Inverness-shire

Sometimes referred to as the county of Inverness, Inverness-shire was a county of Scotland until 1975. The county are has now been divided between the Highland region, and in general the area has lots of offer tourists and visitors, from natural beauty and great scenery to rich history, diverse culture, and plenty of sights and attractions. You can explore the variety of villages and towns in the area, and will be able to take in a range of places of interest and sights, with something to suit most tastes.

Aviemore is a popular tourist resort and town, and is situated within the beautiful Cairngorms National Park. Once located within the boundaries of Inverness-shire, it is now classed as part of the Highlands. This is an area that is popular with outdoor enthusiasts as well as with those that enjoy winter sports. You can enjoy some excellent walks here, and also activities such as skiing. Nearby attractions include the Strathspey Steam Railway and the Highland Wildlife Park.

A small village with lots of charm and character, Boat of Garten is also simply referred to as the Boat, and is an attractive place for visitors to enjoy. You will find a range of facilities here including a golf course designed by James Braid. Take in the RSPB Reserve at Loch Garten, or check out nearby attractions such as the Grantown Museum. You can look forward to a peaceful break away from the noise of the big cities when you visit this attractive village.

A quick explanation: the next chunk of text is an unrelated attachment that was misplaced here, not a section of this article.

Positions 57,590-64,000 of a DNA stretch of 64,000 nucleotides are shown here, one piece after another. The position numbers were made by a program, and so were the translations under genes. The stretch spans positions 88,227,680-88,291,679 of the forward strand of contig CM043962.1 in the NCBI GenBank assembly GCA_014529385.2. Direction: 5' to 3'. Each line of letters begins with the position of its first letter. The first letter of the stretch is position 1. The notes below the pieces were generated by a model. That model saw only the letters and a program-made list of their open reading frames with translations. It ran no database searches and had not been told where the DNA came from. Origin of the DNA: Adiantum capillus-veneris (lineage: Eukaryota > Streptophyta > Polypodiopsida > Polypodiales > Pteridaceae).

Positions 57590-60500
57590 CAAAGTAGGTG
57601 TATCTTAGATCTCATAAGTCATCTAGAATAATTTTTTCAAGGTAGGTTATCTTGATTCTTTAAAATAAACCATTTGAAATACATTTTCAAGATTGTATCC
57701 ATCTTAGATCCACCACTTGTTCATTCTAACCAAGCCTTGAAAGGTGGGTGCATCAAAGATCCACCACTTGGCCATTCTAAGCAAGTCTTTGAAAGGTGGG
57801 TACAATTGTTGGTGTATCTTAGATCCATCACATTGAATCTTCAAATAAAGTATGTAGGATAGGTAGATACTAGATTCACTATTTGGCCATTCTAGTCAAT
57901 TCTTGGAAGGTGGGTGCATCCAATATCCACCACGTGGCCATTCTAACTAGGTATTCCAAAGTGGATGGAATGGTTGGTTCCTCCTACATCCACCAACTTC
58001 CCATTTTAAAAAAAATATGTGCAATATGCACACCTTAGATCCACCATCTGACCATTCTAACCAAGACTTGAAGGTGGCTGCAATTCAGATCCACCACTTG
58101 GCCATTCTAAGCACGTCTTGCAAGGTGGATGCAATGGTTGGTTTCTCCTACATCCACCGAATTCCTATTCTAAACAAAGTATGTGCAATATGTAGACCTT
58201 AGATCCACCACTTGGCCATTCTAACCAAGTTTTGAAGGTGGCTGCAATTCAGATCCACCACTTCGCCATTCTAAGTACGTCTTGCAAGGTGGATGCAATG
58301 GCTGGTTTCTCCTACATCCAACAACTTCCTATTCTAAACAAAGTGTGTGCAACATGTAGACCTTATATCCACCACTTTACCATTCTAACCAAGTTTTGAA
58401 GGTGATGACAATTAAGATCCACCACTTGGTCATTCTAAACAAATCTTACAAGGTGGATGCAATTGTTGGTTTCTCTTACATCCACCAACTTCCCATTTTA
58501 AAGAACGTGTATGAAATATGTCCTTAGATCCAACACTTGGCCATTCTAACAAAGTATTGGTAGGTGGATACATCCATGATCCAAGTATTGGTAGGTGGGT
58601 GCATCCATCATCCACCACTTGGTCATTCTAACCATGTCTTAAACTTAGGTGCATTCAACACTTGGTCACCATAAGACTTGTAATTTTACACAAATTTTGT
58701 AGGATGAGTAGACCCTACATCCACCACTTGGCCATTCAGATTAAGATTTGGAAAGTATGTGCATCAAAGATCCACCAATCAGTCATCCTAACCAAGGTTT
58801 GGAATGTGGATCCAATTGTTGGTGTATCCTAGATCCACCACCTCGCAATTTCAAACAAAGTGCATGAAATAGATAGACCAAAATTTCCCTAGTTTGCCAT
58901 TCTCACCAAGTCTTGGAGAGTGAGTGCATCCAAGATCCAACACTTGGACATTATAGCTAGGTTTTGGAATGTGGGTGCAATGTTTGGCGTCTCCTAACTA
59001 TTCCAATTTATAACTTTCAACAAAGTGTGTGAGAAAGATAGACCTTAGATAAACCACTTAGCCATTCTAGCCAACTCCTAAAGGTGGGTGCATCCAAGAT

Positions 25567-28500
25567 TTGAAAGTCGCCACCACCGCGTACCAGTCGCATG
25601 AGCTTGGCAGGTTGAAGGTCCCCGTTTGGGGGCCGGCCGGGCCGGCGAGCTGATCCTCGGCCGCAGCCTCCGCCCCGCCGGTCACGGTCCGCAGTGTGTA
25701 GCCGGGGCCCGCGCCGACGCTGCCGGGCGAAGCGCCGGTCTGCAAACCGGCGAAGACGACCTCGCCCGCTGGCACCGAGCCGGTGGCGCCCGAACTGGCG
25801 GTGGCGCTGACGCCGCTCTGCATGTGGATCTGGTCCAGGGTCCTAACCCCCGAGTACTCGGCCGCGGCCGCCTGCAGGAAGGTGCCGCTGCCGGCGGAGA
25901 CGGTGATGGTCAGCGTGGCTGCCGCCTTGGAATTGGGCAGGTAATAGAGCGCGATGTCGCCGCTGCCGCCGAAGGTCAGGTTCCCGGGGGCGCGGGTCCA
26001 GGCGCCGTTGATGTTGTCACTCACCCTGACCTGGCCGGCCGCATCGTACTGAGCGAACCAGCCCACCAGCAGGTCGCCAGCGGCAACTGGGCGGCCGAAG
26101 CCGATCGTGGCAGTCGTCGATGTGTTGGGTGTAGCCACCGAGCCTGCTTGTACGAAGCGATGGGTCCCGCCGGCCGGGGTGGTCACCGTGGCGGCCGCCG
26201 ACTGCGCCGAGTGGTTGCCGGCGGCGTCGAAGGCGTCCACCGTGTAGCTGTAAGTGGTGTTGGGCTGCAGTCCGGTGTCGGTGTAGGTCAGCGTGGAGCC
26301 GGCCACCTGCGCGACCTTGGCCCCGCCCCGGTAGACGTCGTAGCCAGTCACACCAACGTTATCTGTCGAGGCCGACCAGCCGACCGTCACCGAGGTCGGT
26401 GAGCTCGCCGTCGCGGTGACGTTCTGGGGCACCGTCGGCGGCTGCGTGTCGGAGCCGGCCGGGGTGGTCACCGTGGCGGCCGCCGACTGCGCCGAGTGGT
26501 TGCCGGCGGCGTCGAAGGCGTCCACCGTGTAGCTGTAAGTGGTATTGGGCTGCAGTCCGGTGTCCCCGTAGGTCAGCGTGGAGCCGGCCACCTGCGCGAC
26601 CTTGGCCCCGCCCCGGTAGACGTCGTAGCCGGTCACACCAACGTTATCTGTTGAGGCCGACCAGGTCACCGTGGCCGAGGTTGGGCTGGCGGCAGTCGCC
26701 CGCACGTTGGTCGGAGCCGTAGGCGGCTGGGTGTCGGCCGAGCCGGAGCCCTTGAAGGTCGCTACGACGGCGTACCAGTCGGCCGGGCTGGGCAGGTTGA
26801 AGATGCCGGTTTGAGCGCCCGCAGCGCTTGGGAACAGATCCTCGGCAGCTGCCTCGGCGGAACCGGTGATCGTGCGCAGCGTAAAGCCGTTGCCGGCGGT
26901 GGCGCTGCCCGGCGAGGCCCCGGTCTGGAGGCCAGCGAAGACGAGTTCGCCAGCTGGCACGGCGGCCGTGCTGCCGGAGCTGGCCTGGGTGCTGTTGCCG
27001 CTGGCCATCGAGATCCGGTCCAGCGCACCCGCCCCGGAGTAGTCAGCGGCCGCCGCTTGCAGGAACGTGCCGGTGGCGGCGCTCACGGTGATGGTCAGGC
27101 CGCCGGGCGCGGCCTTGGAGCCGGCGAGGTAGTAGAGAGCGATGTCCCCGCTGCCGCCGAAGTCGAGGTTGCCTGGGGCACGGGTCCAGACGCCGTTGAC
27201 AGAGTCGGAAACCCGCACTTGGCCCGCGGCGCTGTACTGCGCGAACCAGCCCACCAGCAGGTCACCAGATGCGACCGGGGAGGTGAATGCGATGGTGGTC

The settlement of Fort Augustus is situated to the west of Loch Ness. A busy and popular tourist area, the village boasts plenty of rich history and diverse culture for visitors to explore, as well as some areas of breathtaking natural beauty. You can enjoy chatting to the friendly locals in the area, and you will find a range of attractions and places of interest within easy reach. The village is easy to get around so you can explore to the full.

Fort William is the largest town in the Scottish Highland area, and has a population of around ten thousand residents. A very popular tourist destination, this is a place that boasts everything from rich history to natural beauty, making it the ideal place to explore and relax. You can enjoy a wide range of outdoor activities in the area, and you will find that there is plenty to keep you busy throughout your stay. Mountain biking is popular here, with an impressive mountain biking track available. A range of attractions within easy reach of the area means that you can enjoy a full itinerary as well as enjoying the opportunity to relax.